You can also track the work activity on your specific work requests. In your personalized folder, you can quickly find information on submitted, assigned and co Electrical Inspectors conducts business with a set of approved Electrical Inspectors. These inspectors should have been provided with an initial User ID and Password. If you are an Electrical Inspector approved, you can use the online system to submit your inspection findings and wiring approvals. If you are not approved, you cannot use our online system, but if you would like to be considered as a approved electrical inspector, you can provide completed work requests.
conducts business with a set of approved Electrical Inspectors. These inspectors should have been provided with an initial User ID and Password. If you are an Electrical Inspector approved, you can use the online system to submit your inspection findings and wiring approvals. If you are not approved, you cannot use our online system, but if you would like to be considered as a approved electrical inspector, you can provide your information on the online form and a representative will contact you with further details and instructions.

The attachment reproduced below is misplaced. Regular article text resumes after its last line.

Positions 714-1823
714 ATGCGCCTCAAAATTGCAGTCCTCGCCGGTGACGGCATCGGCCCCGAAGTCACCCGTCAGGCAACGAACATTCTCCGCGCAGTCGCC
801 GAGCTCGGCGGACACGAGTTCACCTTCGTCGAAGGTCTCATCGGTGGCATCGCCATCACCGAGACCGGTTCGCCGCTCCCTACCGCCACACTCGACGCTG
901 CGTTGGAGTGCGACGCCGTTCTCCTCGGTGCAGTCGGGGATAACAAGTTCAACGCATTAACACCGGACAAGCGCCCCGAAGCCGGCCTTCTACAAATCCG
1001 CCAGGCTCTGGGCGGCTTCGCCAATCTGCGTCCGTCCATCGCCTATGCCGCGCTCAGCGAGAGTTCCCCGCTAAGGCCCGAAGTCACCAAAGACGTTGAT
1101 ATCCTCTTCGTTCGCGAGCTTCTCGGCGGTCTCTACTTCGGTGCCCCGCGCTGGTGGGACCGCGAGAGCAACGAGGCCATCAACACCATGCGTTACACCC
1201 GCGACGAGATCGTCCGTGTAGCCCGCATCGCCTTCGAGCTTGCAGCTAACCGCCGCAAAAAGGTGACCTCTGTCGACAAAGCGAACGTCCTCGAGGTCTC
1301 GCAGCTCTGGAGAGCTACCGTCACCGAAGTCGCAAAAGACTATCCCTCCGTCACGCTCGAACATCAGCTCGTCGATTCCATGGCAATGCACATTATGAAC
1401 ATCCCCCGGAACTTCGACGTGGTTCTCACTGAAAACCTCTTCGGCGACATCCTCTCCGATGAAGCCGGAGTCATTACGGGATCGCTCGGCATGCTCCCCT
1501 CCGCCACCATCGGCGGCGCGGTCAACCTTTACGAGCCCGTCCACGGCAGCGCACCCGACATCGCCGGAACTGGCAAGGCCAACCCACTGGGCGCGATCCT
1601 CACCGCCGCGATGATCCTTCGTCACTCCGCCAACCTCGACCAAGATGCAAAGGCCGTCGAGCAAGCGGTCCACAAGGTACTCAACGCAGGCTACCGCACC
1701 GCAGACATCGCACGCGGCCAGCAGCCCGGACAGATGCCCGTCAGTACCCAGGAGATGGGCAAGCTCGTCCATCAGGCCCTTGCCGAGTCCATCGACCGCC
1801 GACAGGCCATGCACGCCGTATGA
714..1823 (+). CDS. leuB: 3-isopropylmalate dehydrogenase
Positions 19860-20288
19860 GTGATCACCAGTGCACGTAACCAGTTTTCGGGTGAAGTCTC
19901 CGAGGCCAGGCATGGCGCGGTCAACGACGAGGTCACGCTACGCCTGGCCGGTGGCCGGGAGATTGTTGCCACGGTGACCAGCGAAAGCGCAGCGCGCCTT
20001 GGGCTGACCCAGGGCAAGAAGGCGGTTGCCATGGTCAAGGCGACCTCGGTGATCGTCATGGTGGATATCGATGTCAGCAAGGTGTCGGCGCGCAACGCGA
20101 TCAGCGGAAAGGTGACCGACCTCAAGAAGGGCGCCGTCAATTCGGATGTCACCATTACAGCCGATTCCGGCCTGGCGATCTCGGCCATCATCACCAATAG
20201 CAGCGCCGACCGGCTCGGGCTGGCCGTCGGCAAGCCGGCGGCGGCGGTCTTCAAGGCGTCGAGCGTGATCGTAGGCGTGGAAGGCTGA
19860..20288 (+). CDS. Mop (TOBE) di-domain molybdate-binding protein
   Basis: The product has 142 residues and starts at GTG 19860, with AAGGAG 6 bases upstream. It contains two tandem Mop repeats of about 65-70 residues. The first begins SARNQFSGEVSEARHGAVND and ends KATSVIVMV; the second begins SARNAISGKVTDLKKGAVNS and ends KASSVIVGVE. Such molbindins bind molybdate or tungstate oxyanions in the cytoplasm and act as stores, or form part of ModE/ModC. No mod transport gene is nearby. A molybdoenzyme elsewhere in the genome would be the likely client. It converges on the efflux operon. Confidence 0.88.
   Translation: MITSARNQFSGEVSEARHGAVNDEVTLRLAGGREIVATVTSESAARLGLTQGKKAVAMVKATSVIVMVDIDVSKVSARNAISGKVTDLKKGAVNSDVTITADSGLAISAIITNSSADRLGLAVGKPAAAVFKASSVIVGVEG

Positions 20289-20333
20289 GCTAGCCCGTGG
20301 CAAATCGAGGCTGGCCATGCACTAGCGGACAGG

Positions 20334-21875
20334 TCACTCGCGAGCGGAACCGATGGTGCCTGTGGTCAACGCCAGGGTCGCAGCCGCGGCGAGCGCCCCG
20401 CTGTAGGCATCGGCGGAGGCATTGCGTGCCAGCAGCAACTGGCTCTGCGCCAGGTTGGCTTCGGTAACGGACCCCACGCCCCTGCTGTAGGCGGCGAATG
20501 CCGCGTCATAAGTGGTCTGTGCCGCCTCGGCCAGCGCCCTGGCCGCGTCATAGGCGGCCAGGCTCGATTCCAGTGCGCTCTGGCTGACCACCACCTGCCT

UNDERGROUND RESIDENTIAL DEVELOPMENT GUIDES AND SPECIFICATIONS
Learn more through our online Electric Service Installation Rules outlining overhead service drop installation, underground service drop installation, conversion from overhead to underground and transformed service. Learn more about the Underground Residential Development requirements for new Residential Underground Home Developments.
Advertising Tips for Electricians
For an electrician, roofer, locksmith, or contractor, PPC might as well stand for party planning company… Why would people in small service-based trades like these be familiar with pay-per-click advertising? They may not have grown up with the internet, and they certainly did not attend school to become digital advertisers. They more likely attended a trade school to master the jobs they do now. Their priorities are fixing your pipes, repairing your roofs, and ensuring your televisions are installed properly.
I recently had the pleasure of speaking with WordStream customer William Rusch, who refers to himself as the “master electrician” of Charleston Electric, a family-run electrician business in Charleston, South Carolina, that’s grown substantially in their last five years in operation. William is actually far too modest because he does much more than practice his craft of electrician; William is the founder of Charleston Electric, and also runs the company’s marketing campaigns, and is responsible for bringing in new clients to keep the business running. This of course includes paid search.
Marketing and Advertising Challenges Faced by Tradesmen
When William and I discussed some of the challenges he’s faced while running online ad campaigns through Google Ads (AdWords) while also running his electrician business, two in particular stood out
Allocating Your Online Ad Budget Properly